There are many words in English that have very similar definitions–so similar that it’s difficult to tell some of these words apart at times. Jealousy and envy are two such words. Oftentimes, people treat these words as synonyms, but do they have the same meanings? If you look at the words closely, there is a slight difference between them.
In this post, I want to go over the definitions of these two words, what makes them different, and how you can tell them apart from each other in the future.
When to Use Jealousy
Jealousy definition: Jealousy is defined as “fearful or wary of losing one’s position or situation to someone else, especially in an intimate relationship.”
- He was jealous of her male friends.
- She was jealous that her husband’s office was mainly women.
- I am jealous that you like hanging out with her instead of me.
Jealousy, nicknamed the green eyed monster by Shakespeare, involves wanting to hold on to what you do have, particularly a relationship. It connotes a feeling of resentment toward the person “advancing” and generally describes a sort of emotional rivalry between people.
When to Use Envy
Envy definition: Envy is defined as “the feeling of wanting what someone else has.”
- I envy your ability to sing.
- I envy your bright blue eyes.
- Their rich natural resources are the envy of the entire world.
Being one of the seven deadly sins, envy is a covetousness of another’s advantages, possessions, or abilities. Someone who is envious is resentful of those more fortunate than himself and of the things that these people have.
What’s the Difference?
While many dictionaries have incorporated overlapping definitions of these two words, in best usage, their meanings are distinct.
What does jealously mean? Jealousy, as outlined above, has to do with holding on to what you have because you are afraid that someone else is going to take it away, while envy has to do with wanting what someone else has.
If you have a boyfriend who has many close female friends, you might be jealous of those other women, fearing that they have a special relationship with your boyfriend that you wish you had. This is an example of jealousy.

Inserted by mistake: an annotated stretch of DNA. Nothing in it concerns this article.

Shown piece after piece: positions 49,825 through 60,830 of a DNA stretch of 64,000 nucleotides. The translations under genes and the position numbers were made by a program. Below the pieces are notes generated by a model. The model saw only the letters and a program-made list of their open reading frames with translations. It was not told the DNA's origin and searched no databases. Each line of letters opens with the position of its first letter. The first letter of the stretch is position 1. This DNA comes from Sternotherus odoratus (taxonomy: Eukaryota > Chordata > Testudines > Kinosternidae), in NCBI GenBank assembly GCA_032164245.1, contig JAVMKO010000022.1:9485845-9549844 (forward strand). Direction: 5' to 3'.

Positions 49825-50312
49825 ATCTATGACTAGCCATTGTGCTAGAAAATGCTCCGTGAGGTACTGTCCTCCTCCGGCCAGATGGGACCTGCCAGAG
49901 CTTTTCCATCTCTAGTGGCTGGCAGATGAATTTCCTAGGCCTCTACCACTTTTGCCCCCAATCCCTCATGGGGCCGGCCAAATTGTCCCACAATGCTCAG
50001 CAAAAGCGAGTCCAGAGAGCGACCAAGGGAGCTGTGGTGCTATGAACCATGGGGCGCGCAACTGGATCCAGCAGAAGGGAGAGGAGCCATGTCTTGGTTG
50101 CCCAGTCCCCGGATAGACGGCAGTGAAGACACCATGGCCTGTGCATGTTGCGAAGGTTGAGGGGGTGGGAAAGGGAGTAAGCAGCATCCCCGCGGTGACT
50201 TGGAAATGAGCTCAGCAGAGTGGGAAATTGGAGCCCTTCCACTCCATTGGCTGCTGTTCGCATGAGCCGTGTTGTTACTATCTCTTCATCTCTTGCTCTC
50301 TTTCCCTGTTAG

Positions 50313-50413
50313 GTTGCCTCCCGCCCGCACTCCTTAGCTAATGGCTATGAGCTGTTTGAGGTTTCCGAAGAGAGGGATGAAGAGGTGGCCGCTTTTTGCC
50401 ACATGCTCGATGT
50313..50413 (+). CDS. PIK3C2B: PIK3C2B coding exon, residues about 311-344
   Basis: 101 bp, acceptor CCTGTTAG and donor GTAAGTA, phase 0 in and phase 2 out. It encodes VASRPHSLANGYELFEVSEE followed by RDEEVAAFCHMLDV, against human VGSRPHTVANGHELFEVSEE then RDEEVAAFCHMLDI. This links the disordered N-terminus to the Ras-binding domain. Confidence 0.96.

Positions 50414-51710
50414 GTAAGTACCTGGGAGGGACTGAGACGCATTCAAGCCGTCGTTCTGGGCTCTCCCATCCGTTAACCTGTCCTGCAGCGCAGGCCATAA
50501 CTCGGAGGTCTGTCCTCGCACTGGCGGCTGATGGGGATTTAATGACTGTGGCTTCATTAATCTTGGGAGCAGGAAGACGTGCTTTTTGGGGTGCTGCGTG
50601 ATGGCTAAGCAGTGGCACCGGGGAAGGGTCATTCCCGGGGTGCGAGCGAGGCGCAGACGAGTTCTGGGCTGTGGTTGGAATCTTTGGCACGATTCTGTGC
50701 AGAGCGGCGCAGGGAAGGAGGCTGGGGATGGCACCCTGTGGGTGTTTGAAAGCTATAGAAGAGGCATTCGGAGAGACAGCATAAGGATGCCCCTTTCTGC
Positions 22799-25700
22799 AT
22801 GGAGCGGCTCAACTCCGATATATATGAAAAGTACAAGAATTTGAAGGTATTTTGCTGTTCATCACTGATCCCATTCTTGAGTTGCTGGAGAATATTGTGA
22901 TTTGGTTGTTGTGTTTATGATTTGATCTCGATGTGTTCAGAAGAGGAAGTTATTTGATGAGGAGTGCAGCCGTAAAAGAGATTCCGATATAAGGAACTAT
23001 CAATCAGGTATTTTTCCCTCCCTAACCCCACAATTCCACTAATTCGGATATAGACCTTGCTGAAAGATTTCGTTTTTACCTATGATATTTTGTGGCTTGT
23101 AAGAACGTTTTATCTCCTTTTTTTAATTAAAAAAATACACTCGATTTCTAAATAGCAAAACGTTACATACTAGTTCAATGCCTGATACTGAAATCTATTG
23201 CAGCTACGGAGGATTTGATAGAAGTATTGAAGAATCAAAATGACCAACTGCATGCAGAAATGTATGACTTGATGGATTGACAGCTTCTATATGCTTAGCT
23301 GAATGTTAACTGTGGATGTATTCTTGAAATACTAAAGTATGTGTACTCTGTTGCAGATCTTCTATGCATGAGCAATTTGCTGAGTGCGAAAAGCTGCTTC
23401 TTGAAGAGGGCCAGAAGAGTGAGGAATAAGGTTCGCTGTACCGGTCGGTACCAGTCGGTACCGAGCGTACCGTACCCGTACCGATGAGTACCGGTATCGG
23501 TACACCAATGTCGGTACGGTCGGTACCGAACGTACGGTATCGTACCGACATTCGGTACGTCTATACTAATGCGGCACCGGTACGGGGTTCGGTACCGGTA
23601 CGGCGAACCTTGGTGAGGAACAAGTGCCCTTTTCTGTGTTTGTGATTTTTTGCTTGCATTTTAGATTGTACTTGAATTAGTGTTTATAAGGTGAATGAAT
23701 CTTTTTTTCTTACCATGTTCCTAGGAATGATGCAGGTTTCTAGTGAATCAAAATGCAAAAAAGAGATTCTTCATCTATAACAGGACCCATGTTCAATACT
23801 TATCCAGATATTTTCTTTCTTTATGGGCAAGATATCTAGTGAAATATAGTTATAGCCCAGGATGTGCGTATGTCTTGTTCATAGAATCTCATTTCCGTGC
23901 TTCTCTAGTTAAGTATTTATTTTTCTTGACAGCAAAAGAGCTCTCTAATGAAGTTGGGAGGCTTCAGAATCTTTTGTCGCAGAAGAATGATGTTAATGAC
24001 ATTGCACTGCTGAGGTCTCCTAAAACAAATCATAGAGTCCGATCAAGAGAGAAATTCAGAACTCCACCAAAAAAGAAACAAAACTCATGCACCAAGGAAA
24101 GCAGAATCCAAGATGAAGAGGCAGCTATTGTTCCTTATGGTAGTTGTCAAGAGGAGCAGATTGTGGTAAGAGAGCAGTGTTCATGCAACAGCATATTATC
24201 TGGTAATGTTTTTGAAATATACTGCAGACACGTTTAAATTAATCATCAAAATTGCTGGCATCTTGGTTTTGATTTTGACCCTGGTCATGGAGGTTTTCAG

A comparable example of envy would be to envy someone else’s boyfriend. Maybe he is smart, attractive, a good listener, etc. You wish he were your boyfriend.
What does envy mean? In other words, envy is when you want something someone else has, and jealousy is when you’re afraid someone is going to take what you have.
That said, neither word has a positive connotation, as they both are based on discontentment, resentment, and bitterness toward other parties.
- In the case of jealousy, you are resentful toward the person who is “advancing” into your relationship.
- In the case of envy, you are resentful toward those who are more fortunate than you.
Is it jealousy or envy? If you want to keep your writing precise in its meaning, I would advise making the distinction between these two meanings. Making your writing more precise is never a bad thing.
In fact, it almost always helps your writing by providing it with more clarity and enriching the meaning and depth of your work.
Most people today, however, blur the meanings of these two words together both in casual usage and even in newspapers or magazines, so you shouldn’t be surprised when you see them used interchangeably.
If you found this post useful, please check out some of my other posts on commonly confused words.